Now let me get started about my experience at the Doctor’s; I consider myself a calm individual but after my appointment with the latest doctor I don’t believe I am! The opening question was “What can I help you with Mr Southall?” to which I responded, “I beg your pardon, you asked me to call in because my meds needed signing off.” After doing this she then asked if there was anything else she could help with. I explained that the neuralgia was back, in my tongue this time. “How do you know it’s neuralgia?” she asked,” it may be dental.” My response was to ask if she’d read my file as I had previously been treated for Trigeminal Neuralgia and I have Progressive MS. She had no idea of my condition nor had she bothered to look over my notes. She then proceeded to dictate a letter to my consultant even as I informed her I already have an appointment for 1 October. I was starting to lose my patience and by then she was also getting flustered; she basically just prescribed the same pain killers that had previously made me unbalanced (although in fairness they work) so all in all it was a lesson in the need for preparation and understanding the facts. I always smile when I’m there because the alternative would be to scream as every time I go in the response is always put down to the fact I have MS.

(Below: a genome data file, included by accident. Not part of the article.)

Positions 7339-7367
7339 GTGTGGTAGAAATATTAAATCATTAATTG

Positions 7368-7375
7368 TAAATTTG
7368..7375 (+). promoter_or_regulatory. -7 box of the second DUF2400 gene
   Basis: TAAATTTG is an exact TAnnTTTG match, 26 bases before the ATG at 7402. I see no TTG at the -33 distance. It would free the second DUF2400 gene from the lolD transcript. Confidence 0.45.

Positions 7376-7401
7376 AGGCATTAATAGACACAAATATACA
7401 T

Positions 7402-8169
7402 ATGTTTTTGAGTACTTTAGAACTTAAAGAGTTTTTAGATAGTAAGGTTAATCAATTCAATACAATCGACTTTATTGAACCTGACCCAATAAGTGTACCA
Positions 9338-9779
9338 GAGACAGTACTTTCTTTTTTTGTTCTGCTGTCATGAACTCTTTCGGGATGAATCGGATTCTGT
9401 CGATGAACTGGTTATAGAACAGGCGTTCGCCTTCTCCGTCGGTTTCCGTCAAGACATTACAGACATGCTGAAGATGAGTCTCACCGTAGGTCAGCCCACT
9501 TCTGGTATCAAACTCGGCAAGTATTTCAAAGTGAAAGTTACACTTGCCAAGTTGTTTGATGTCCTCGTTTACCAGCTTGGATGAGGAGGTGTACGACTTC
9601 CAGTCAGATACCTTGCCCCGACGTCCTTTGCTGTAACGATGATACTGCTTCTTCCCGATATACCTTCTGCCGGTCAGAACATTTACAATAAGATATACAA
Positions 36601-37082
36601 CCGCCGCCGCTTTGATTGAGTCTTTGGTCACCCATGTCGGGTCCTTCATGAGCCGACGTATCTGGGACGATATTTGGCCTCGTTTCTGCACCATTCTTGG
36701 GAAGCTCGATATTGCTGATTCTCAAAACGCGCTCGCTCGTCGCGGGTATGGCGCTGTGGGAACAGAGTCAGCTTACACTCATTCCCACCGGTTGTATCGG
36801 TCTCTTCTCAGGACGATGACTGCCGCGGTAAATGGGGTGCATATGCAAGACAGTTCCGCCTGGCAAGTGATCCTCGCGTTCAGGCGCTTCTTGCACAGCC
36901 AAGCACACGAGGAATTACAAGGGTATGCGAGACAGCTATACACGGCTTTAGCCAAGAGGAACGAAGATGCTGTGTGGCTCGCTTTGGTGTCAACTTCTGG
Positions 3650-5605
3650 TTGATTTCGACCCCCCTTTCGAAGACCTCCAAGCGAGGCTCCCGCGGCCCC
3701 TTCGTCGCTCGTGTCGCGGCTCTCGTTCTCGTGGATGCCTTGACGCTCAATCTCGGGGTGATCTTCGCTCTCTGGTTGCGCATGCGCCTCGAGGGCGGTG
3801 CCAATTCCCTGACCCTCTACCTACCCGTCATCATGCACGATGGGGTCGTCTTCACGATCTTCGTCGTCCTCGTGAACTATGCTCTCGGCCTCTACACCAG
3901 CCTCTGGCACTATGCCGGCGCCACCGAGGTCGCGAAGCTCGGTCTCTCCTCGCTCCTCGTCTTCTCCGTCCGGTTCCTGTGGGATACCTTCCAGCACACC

On the third day taking these pain killers I was all over the place as anticipated, bumping into things and generally feeling quite high or tipsy although pain free which was a great bonus for me and for those first two days I was feeling elated as there truly was no pain at all. I made the decision to stick with them and see how I go on. It’s been suggested I use a walking stick (cane) in the house but as usual pride steps in and I lurch around the furniture instead. I know it’s stupid when you think about it; a 60 year old man worrying about what other people might think and refusing to use something that would help! The thing is, I do have though a walking stick and a mobility scooter which I loaded into the car ready for a trip I’m taking that will involve a great deal of walking and unfortunately walking any distance is a big NO for me.
I have no stamina and once tiredness kicks in I go into shut down. On the plus side the lack of neuralgia is great and I can cope with the lack of balance for now so we’ll see how I’m getting on later in this blog.